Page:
I know Brian Zahnd and found his courage here both refreshing and honest:
But am I suggesting that we should engage in an objective study of comparative religions? No. In fact, I think such an undertaking is impossible. Not inadvisable, but literally impossible. You can only experience a religion by being a believer within the faith and practice of that religion. Religion cannot be approached objectively. The very nature of religion prevents this. For example: One can be thoroughly versed in the teachings of the New Testament (a scholar even) and be well acquainted with Christian theology and worship, church history and practice and still not believe. Which is to say it is thoroughly possible to be an expert on Christianity and not be a Christian. Bart Ehrman would be an example. (And Bart Ehrman would agree.) Or to say it another way: I could become an expert on the Koran and Islam, but that alone would not make me a Muslim. Faith is the essence of religion, not empirical knowledge. We cannot study religions like we do insects. Well, we can, but being an expert on grasshoppers does not make you a grasshopper. And being an expert on Hinduism doesn’t make you a Hindu. Religious faith is a subjective experience — not objective empirical knowledge.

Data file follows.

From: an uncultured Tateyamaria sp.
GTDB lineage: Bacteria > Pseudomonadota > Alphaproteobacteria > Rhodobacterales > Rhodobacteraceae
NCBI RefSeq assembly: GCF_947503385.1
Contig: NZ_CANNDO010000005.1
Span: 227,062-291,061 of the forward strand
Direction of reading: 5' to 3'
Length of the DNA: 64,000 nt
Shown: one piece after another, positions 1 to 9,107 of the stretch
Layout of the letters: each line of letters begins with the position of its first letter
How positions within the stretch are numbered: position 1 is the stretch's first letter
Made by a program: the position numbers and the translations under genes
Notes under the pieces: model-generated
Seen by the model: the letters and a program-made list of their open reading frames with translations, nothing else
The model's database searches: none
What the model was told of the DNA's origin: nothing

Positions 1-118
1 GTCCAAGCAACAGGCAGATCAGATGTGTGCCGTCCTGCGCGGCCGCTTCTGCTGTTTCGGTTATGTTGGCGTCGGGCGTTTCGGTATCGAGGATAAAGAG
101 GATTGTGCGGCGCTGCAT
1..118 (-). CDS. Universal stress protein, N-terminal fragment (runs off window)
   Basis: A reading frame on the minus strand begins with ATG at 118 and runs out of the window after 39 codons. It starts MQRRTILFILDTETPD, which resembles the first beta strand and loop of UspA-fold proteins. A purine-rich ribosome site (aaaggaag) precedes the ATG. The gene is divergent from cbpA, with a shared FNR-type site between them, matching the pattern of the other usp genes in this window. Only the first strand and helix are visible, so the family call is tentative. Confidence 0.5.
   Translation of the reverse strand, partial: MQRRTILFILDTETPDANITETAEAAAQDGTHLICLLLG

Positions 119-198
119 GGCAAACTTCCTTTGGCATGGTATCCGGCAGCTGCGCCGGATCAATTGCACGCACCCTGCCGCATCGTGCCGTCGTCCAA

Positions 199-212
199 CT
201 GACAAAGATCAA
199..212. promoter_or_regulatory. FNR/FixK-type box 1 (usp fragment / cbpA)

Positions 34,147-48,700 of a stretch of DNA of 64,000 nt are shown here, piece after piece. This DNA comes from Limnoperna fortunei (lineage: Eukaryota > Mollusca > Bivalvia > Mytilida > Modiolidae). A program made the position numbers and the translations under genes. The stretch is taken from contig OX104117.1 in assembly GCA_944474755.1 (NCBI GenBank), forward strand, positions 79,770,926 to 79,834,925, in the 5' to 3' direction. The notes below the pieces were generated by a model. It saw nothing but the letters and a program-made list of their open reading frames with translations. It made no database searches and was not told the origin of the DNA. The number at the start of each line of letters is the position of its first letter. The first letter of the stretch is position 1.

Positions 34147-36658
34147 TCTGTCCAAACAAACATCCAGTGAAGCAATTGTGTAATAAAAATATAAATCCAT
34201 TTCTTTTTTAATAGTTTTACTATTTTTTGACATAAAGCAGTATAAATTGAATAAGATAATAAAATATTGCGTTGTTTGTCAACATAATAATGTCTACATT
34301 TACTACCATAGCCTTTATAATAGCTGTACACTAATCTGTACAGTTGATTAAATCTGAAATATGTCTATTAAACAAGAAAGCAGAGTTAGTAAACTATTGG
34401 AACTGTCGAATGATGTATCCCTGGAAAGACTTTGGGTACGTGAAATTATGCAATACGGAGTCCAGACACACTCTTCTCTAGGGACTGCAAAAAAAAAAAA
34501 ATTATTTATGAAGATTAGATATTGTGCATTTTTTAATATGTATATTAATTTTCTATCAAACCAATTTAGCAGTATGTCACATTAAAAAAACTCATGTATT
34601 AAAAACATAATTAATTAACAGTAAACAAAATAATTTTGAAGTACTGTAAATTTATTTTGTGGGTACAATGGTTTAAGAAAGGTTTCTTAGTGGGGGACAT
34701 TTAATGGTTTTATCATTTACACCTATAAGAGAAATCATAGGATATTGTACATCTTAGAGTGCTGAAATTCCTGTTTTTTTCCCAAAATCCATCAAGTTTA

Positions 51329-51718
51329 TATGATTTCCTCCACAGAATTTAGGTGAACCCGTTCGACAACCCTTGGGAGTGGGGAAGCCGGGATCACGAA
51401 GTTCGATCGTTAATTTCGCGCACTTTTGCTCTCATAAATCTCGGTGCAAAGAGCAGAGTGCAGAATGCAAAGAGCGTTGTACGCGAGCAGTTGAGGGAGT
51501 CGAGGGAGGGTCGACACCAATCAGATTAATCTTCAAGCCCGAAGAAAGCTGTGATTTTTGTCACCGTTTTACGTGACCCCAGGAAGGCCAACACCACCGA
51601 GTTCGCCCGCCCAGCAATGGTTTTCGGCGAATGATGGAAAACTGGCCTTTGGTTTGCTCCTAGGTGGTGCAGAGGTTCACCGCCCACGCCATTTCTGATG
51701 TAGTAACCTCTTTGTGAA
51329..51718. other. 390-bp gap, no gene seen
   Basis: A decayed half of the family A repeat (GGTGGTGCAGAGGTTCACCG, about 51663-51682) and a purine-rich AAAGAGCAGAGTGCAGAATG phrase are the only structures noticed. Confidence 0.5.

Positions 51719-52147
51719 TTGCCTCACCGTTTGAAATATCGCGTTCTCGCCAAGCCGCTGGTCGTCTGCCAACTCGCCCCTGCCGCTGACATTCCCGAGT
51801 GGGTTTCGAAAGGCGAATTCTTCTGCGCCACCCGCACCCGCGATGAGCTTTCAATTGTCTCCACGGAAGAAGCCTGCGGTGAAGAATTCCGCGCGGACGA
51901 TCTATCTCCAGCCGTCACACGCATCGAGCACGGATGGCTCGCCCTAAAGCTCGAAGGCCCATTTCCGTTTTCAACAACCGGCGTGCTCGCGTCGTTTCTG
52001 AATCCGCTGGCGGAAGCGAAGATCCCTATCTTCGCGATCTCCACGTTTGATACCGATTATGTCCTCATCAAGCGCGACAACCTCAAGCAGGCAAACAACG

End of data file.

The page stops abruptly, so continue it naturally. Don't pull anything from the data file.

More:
Which is to say you don’t know what it means to be a Muslim, Hindu, Buddhist, Jew, Christian…until you are one! And to be one, is to not be the other. So comparison becomes impossible.
The modern, sloppy notion that we can mix-and-match religions like we do pants and socks is utter nonsense. The modern person who says, “I’m a Buddhist-Hindu-Muslim-Christian” is in reality a secularist wearing religious accessories. The truth is they know virtually nothing about what it means to actually be a Buddhist or a Hindu or a Muslim or a Christian.
The nature of religion based in faith makes the comparative religion project ultimately impossible.
To be an adherent of a religion is to believe, and faith is not an object of empirical inquiry.
I believe Jesus is risen from the dead. But I cannot prove it.
(I do believe the resurrection is the most reasonable explanation for the empty tomb and the rise of Christianity, but it cannot be proven.)